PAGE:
Manda: And so they’re beginning to get excited by the orchid or by the number of dung beetles or presumably different species of dung beetles. And to watch them returning, I think. We’ve been on this land now for six years and two winters ago on Christmas Day, I turned over one of the pony poos, and there was a dung beetle in it, a big shiny dung beetle. And first of all, I’m not sure they’re meant to be out in Christmas Day, this is probably a bit of a sign of climate chaos and catastrophe, but even so, dung beetles are here! This is so exciting. And then a lot of the narrative around, particularly with horses around, you have to remove every single article of faeces and put it somewhere safe, just begins to be different. And yes, if you’re keeping your ponies on six square metres of land, you probably do, because otherwise the dung beetle is going to be a bit overwhelmed. But we’ve got 28 acres and two ponies, it’s okay. So are you seeing with your farmers that level of excitement and the it doesn’t matter if we’re only getting however many litres from our cows, because we’re changing our business model and maybe selling directly, or doing something to create more value from our milk than we will get from a supermarket, which is going to pay us less than the cost of production. Because that seems to me what you were saying about don’t go cold turkey, it matters that we still live within a predatory capitalist system. We still need money to survive, and we can’t get to the point where we have amazing land and no income, or we won’t have the land anymore. Somebody will buy it and turn it into a mega farm. How are your farmers adjusting to changed priorities? What are they doing so that they can prioritise dung beetles and worms and swallows?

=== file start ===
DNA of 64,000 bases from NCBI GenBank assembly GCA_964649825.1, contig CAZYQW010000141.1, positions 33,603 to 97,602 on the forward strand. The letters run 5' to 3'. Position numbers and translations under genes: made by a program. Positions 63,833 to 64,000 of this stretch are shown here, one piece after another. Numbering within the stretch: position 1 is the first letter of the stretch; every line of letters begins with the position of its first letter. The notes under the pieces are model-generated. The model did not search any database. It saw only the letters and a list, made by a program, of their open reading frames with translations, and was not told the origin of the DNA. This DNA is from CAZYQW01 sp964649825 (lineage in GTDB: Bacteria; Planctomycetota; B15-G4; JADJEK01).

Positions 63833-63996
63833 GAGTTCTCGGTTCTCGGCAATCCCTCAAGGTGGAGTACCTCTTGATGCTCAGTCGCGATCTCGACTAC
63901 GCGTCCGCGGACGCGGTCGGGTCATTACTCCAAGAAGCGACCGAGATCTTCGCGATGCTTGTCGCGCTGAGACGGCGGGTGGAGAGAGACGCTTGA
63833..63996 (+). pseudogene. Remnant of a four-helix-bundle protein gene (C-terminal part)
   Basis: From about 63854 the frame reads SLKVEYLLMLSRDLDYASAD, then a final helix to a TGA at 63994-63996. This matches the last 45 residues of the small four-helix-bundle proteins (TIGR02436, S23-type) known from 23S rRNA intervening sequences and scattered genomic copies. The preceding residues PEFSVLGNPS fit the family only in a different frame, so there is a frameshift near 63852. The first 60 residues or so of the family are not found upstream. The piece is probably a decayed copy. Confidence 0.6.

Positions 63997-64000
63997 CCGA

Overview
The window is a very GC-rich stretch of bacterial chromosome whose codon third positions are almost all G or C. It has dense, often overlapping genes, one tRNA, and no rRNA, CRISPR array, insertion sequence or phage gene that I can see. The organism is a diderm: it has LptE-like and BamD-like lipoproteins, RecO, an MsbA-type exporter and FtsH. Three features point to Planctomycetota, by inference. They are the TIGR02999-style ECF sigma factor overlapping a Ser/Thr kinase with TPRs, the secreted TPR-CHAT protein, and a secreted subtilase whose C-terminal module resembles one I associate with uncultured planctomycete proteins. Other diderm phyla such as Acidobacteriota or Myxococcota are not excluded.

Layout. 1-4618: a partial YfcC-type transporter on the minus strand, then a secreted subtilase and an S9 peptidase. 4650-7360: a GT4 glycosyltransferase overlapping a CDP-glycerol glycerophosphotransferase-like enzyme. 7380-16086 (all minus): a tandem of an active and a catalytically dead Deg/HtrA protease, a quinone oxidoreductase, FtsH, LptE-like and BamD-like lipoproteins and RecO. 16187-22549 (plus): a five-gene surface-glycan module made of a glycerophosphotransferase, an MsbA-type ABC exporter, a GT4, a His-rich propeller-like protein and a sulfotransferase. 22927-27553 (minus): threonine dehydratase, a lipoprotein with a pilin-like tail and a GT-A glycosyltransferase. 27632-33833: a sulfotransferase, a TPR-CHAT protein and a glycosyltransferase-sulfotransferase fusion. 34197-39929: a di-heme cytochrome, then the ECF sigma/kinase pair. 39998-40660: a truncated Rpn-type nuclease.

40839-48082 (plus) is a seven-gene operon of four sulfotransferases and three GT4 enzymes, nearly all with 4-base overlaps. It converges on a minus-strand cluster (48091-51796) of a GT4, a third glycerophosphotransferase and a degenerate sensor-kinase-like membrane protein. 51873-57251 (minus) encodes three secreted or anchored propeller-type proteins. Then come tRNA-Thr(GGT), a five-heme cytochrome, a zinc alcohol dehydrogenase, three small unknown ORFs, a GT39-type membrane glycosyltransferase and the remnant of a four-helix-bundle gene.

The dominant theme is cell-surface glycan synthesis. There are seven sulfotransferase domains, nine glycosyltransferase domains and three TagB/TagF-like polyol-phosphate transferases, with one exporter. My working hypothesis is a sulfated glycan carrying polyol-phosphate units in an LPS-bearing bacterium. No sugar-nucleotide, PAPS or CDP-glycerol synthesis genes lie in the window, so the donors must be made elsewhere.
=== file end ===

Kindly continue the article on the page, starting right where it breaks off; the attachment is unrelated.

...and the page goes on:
Claire: I think that’s where the difference in thinking comes in, doesn’t it? And there’s going to be people on both sides of the coin. Very much so. And hopefully more people going more towards that way of thinking, or I hope so. I think always there’s a toss up isn’t there. So you’re never going to be able to get 70l of milk out of a cow a day if you just feed it on grass, that’s not going to happen. So that’s your mindset shift I think right there. But you might get 15l to 20l out of a cow a day with a lot less inputs. And that comes back to that profit yield thing, doesn’t it? So if you start focusing on the profit over the yield, then in effect I think that’s when you can start really seeing changes. But those systems are going to be lower output. You know, the lower the input, the lower the output, no matter what way you look at it really. And I think some people are happy with that. And that’s really that’s a really nice thing that they’re happy with that. It’s not easy to farm, I don’t think, whichever way you look at it, but I think it’s a more maybe satisfying way of life.